Andrew Colburn

Lt.-Col. Andrew Colburn, 3rd Regiment, New Hampshire Continental Line

Andrew Colburn, Jr. was born March 1, 1736 in Dudley, Massachusetts. He was the son of Andrew and Jane (Allen) Colburn, Sr. He married Phebe —–, widow of Ebenezer Bacon, on November 27, 1774.

            Andrew Colburn first saw action in the French and Indian War. In a letter to the New Hampshire Committee of Safety in 1775, he recounts his service as follows:

In the year 1755, I was at Oswego with General Shirly’ s Regiment; in the year ‘ 56, at Fort Edward; in the year ‘ 57, at Fort William Henry when taken; in the year ‘ 58, at Ticonderoga in the defeat; in the year ‘ 59, I sustained a commission in the Province service, and was at the taking of Ticonderoga and Crown Point, with Colonel Ingersoll’ s Regiment; in the year ‘ 60, in Colonel Ruggell’ s Regiment, at the taking the several forts on the lakes and Montreal. For the year ‘ 61, I commanded Captain Cowdan’ s Company at Crown Point, and in the year ‘ 62, at Crown Point; and in the year 1774, I received a Captain’ s commission in this Government, in Colonel Reuben Ridders’ s Regiment.

This sort of resume included above was sent as credentials for a commission in one of the New Hampshire units being raised. Andrew Colburn assisted James Reed, at his own expense, in the raising of a unit of infantry, but for some reason there was no vacancy for a commission for him in the forces at the time. As such, James Reed (now a Colonel) provided with Andrew Colburn with a letter of endorsement to the New Hampshire Committee of Safety in hopes that he would be given a commission befitting of his experience:

Fitzwilliam, June 8, 1775.

HONOURED SIR: I beg leave to trouble you with one word in favour of the bearer, Captain Colburn, that is to inform you that he is one of the signers of the paper of agreement to raise a Regiment under my command. And, Sir, as my Regiment is filled up without him, and as I had encouragement that any officer that had got men should be taken notice of in the next Regiment; and, Sir, as Captain Colburn hath been an old officer in the last war, which he is able to give and account for himself , I should take it as a favour if your Honours, the Committee, would favour him in the next Regiment as a Major, if agreeable to your Honours; at the same time would beg leave to subscribe myself your Honours’ obliged and ever humble servant at command,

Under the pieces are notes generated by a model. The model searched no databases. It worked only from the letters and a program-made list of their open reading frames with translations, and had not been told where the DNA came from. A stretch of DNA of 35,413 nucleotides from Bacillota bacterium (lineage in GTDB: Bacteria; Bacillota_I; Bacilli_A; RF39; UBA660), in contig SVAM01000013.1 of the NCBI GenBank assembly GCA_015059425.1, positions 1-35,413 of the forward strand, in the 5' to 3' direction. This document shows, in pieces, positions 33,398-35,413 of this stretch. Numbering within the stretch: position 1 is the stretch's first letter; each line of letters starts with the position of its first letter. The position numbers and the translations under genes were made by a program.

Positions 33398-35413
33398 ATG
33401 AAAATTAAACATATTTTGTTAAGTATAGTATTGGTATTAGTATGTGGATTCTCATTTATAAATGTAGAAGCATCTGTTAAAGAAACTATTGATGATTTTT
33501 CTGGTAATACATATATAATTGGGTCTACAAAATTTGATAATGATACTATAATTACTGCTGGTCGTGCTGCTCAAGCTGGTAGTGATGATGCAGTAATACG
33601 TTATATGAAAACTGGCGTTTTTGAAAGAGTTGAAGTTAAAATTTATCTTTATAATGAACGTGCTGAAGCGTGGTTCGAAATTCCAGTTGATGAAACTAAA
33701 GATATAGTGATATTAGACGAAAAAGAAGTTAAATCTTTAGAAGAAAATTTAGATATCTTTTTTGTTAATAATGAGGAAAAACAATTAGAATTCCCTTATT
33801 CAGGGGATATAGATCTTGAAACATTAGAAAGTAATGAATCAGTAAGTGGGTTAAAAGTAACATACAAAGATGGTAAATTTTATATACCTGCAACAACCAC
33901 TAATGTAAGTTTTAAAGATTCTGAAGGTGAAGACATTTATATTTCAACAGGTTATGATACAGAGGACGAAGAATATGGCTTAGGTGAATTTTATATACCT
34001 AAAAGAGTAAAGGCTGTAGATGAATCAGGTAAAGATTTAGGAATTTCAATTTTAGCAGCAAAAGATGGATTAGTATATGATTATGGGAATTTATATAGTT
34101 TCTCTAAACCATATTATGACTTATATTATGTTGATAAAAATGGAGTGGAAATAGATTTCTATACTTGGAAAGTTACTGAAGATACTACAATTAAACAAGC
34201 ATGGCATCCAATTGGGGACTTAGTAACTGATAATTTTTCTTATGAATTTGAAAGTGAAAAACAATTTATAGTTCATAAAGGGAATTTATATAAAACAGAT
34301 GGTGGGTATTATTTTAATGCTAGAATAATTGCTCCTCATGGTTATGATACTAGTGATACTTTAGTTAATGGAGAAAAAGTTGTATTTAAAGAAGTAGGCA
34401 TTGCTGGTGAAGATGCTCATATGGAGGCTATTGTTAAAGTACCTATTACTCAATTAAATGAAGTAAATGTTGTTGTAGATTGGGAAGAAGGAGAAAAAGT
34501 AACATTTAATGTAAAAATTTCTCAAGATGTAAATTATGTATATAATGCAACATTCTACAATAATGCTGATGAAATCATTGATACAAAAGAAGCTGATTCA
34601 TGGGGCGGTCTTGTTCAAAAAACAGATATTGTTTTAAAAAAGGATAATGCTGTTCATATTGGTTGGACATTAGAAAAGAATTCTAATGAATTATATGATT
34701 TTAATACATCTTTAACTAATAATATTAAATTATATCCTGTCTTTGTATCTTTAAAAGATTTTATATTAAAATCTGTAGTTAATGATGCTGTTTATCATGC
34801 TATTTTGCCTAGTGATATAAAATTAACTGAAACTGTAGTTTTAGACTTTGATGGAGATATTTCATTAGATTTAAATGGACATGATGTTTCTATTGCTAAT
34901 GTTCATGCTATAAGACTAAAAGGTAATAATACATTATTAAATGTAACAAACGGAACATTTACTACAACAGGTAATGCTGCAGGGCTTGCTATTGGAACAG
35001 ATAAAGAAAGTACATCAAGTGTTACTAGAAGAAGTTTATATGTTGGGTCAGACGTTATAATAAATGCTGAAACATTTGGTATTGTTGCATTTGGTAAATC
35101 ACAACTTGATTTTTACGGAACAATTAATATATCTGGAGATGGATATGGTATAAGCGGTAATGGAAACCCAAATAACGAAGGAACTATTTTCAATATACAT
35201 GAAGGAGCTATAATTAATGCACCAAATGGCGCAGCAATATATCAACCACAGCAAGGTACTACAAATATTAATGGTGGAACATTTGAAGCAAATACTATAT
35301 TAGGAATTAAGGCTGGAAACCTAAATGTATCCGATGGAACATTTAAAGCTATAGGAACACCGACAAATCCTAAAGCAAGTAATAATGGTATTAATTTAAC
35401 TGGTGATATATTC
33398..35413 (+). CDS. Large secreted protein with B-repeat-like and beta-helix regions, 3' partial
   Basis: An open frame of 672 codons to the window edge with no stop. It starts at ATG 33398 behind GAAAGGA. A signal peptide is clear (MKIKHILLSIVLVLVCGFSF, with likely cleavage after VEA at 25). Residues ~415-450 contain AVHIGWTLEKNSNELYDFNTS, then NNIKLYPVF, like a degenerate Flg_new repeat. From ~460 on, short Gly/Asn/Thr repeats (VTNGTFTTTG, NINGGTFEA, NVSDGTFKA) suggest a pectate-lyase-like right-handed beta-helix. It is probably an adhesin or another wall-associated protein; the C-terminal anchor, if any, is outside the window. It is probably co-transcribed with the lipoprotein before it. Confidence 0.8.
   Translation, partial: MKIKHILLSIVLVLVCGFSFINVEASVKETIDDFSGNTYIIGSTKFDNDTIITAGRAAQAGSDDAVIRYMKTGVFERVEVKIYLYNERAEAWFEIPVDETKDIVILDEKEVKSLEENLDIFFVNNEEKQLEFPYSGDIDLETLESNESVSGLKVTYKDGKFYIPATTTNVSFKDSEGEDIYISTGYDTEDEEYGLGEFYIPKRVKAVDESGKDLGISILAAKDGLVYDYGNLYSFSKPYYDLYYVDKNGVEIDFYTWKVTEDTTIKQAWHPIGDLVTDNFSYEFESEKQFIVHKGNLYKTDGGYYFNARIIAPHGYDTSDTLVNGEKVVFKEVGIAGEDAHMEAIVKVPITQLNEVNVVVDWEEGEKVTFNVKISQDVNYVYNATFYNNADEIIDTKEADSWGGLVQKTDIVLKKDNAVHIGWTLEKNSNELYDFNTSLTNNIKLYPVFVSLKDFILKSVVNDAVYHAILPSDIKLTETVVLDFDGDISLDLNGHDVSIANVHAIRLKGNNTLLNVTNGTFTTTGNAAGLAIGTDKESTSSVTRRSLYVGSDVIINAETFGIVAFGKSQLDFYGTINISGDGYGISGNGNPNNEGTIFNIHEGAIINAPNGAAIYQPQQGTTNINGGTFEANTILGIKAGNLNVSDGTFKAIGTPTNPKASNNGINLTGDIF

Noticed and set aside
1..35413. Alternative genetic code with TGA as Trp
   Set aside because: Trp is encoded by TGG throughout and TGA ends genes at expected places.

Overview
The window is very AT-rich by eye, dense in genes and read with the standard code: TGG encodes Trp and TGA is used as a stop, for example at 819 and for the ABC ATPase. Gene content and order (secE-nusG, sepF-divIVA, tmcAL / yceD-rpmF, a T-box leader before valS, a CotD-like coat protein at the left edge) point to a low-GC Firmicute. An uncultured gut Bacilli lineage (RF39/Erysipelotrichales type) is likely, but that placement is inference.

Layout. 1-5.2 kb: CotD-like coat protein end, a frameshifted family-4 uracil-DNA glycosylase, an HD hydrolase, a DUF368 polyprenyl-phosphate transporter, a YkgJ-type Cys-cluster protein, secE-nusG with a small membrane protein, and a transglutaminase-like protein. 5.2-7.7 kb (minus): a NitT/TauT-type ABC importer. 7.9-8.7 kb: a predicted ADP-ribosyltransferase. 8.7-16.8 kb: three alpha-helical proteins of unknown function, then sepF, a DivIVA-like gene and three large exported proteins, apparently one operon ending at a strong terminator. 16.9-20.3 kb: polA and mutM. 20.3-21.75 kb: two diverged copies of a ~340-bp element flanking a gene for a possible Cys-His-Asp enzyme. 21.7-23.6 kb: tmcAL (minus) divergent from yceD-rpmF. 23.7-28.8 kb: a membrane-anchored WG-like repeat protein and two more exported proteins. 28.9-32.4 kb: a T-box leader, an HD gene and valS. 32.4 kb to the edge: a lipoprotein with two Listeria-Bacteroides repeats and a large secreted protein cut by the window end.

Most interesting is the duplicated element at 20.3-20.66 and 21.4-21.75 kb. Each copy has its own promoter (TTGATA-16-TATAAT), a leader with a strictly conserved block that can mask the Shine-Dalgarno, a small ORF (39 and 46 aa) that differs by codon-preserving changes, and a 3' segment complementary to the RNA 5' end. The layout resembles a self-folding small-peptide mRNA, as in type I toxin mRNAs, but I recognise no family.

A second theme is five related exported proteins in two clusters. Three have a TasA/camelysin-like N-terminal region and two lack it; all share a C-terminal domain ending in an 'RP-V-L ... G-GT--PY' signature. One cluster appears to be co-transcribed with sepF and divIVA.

In the meantime, Andrew Colburn continued as volunteer with the gathering army around Boston. In time, he was appointed the Brigade Major to Brigadier General Folsom and continued in that capacity until he secured a commission as a Major in the 4th Continental Infantry (the temporary designation for the 6th Regiment, Massachusetts Continental Line) on January 1, 1776. On October 12, 1776, Major Colburn was wounded at the Battle of Harlem Heights.

            On November 8, 1776, Major Andrew Colburn was promoted to Lieutenant Colonel and transferred to the 3rd Regiment, New Hampshire Continental Line, the unit he had assisted in raising in 1775.

Lieutenant Colonel Andrew Colburn was mortally wounded at the Battle of Stillwater on September 19, 1777. A vote of court by the State of New Hampshire granted “Phebe Colburn widow of the late Lieut Col Andre Colburn for the sum of seven hundred fifty six pounds in full for seven years half pay from 19th Sept 1777.” Phebe returned to her native Coventry, Connecticut.

Sources: Silas R. Colburn, Genealogy of the descendants of Edward Colburn/Coburn; came from England, 1635; purchased land in “Dracutt on Merrimack,” 1668; occupied his purchase, 1669, (Lowell, 1913), 32, 56; Francis B. Heitman, Historical Register of Officers of the Continental Army (Baltimore, 1914), 164; Isaac W. Hammond, Documents Relating To Towns In New Hampshire: Gilmanton to New Ipswich (Volume XII), (Concord, 1883), 569-570; The State of New Hampshire, Rolls of the Soldiers in the Revolutionary War, Volume XVI (Concord, 1885), 6, 340, 373; William A. Griswold, Donald W. Linebaugh, The Saratoga Campaign: Uncovering an Embattled Landscape (Lebanon, NH, 2016), 73; Service done by Andrew Colburn; Colonel Read’s Letter in Favor of Captain Colburn; Certificate of Colonel Stark; Selected Wartime Service Records of Lieutenant Colonel Andrew Colburn